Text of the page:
The United Nations condemned Russia for forcing thousands of Ukrainian children into adoption and making them Russian citizens.
UN Refugee Agency (UNHCR) chief Filippo Grandi said that Russia is violating the “fundamental principles of child protection” in wartime by giving Ukrainian children in occupied regions Russian passports and putting them up for adoption.
Ukrainian officials say as many as 14,000 children have been taken to Russia, and only 125 returned. The total may be far higher, the country’s human rights commissioner said.
“In the situation of war, you cannot determine if children have families or guardianship,” Grandi told BBC. “And therefore, until that is clarified, you cannot give them another nationality or having them adopted by another family.”
“This is something that is happening in Russia and must not happen,” Grandi added.
Filippo, who recently returned from a six-day tour of Ukraine, said that President Volodymyr Zelensky asked the UNHCR to “do more” to help children being forced into adoption
He also said his agency has no idea how many children have been shipped out of Ukraine, because Russia has been tight-lipped about the practice.
“We are seeking access [to that information] all the time, and access has been rather rare, sporadic, and not unfettered,” Grandi said.
Russia foreign ministry spokesperson Maria Zakharova shot back at Grandi’s comments, accusing him of being silent after children were killed in what she claimed was a Ukrainian shelling in the Donbas region after separatists declared independence in 2014.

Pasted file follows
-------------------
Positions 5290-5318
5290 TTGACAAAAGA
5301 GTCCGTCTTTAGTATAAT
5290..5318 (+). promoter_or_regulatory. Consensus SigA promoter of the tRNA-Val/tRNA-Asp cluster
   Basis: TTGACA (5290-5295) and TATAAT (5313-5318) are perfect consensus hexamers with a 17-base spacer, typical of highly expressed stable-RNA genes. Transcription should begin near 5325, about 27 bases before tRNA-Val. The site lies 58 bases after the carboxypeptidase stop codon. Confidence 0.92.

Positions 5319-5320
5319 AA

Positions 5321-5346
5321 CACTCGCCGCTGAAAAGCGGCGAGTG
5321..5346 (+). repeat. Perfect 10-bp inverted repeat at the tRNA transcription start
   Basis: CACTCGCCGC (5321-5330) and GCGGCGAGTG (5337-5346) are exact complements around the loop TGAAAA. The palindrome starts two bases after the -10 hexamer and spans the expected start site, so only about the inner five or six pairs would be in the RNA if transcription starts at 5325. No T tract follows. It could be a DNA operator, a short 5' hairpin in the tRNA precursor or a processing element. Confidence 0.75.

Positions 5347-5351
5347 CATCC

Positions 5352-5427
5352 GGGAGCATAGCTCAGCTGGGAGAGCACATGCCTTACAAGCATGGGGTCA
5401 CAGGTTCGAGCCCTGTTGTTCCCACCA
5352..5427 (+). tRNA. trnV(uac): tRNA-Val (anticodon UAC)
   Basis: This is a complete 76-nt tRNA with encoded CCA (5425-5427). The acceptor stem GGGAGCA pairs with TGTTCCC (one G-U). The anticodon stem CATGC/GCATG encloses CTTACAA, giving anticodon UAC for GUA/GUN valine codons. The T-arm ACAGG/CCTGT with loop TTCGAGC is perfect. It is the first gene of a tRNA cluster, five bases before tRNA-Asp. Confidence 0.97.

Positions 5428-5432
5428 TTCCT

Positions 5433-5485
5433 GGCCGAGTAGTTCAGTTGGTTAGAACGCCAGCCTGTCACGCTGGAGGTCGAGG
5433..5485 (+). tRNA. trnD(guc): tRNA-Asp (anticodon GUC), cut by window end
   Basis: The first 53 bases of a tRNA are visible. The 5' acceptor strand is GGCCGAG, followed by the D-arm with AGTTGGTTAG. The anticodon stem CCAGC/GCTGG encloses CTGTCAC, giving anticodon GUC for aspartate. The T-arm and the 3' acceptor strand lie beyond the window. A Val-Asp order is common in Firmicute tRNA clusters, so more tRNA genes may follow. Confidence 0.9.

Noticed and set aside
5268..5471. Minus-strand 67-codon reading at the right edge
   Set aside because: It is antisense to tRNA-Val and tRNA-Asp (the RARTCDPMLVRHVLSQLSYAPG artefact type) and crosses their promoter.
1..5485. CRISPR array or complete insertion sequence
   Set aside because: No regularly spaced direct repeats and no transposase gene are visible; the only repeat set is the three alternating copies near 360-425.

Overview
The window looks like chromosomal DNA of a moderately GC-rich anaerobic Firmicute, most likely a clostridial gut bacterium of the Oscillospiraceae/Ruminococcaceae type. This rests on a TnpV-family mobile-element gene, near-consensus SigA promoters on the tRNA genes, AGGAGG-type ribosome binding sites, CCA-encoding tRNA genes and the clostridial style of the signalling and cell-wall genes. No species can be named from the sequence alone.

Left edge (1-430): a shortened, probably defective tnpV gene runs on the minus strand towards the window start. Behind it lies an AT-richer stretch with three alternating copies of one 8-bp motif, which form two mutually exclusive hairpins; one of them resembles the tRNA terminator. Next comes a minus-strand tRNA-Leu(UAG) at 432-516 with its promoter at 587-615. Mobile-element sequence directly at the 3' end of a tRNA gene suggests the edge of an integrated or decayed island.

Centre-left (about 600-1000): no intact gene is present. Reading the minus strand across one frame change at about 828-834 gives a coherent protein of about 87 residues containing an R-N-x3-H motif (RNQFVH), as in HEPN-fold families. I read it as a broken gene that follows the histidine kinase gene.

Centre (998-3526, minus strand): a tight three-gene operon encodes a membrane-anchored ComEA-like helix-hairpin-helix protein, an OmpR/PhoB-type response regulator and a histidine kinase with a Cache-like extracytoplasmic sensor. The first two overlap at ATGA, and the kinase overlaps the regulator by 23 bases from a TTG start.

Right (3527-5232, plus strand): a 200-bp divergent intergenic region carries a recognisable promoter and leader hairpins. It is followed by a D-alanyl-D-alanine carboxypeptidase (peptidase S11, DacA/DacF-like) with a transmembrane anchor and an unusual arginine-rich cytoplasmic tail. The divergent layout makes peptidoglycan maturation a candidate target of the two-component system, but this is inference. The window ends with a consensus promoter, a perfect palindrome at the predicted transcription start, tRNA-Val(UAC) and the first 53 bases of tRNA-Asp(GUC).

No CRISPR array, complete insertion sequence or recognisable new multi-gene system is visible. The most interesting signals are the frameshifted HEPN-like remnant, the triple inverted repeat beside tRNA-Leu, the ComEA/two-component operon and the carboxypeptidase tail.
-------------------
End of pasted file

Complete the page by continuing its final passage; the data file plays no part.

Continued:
“I also wish such officials from the UN had taken note of the colossal humanitarian assistance” Russia provided after the missile strikes, Zakharova told reporters.
Grandi said that millions have been displaced in Ukraine because the war, including at least 8 million who fled abroad and millions more who are internally displaced.
Nearly 3 million refugees from Ukraine have been recorded in Russia — more than in any other European country, according to the most recent UNHCR data.
A Ukrainian presidential adviser said earlier this month that nearly 14,000 children had been “deported” to Russia from occupied areas of Ukraine, but Moscow has denied the accusations that the children were kidnapped.
Grandi predicted that the refugee crisis in Ukraine could go one of two ways as the conflict rages on — either more refugees could return for the warm season, which saw “hundreds of thousands” return last year, or continued fighting could create a new wave of refugees.
“What we have seen in the last few days is not very promising in this respect, everybody foresees that there will be a rise in hostilities, an escalation … and this is likely to generate a more displacement,” Gandi said.